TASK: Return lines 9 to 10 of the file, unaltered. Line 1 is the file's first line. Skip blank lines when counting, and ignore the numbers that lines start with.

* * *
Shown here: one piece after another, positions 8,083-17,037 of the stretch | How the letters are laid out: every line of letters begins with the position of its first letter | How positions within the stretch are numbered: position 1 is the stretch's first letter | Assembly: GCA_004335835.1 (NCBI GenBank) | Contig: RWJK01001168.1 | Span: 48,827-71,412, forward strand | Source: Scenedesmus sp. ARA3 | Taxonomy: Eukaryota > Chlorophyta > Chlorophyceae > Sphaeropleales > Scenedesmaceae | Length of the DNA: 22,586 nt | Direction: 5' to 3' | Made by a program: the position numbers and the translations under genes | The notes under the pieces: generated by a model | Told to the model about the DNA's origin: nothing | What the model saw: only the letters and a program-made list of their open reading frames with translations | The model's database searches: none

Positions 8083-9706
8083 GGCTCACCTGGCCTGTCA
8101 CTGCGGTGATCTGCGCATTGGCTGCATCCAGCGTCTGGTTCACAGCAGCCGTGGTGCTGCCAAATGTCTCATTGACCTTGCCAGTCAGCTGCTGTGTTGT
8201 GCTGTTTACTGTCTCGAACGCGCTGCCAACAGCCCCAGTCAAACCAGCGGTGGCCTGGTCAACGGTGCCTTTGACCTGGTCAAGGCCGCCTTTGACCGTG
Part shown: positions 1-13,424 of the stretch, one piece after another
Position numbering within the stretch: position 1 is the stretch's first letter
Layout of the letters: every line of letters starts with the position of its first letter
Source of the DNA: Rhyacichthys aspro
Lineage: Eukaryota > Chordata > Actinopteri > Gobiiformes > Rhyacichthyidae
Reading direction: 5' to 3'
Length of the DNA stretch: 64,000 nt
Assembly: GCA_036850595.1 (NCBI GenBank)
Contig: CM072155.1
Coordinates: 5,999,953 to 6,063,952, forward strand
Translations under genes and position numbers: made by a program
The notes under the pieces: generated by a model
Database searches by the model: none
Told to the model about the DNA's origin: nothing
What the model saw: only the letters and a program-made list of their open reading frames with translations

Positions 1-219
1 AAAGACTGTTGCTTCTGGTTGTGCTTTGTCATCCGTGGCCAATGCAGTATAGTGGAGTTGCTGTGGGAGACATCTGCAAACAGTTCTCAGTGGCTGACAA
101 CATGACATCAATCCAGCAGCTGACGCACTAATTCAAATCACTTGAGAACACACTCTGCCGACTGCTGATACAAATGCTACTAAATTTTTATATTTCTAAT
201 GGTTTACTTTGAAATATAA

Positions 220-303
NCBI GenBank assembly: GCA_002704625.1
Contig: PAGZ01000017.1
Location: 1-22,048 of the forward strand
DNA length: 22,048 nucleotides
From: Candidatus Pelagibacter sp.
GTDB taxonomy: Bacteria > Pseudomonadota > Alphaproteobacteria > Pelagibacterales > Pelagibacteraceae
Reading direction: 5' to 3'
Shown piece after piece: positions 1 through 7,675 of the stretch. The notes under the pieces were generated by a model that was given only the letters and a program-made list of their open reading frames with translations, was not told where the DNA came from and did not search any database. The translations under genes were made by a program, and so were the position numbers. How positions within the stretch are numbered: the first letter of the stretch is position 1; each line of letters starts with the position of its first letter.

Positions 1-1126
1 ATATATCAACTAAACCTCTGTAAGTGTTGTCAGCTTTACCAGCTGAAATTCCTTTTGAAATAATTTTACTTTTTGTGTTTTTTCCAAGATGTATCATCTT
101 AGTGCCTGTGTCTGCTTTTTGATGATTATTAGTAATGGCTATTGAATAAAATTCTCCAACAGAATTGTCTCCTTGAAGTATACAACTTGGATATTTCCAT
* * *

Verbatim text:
Source of the DNA: Rhyacichthys aspro
Lineage: Eukaryota > Chordata > Actinopteri > Gobiiformes > Rhyacichthyidae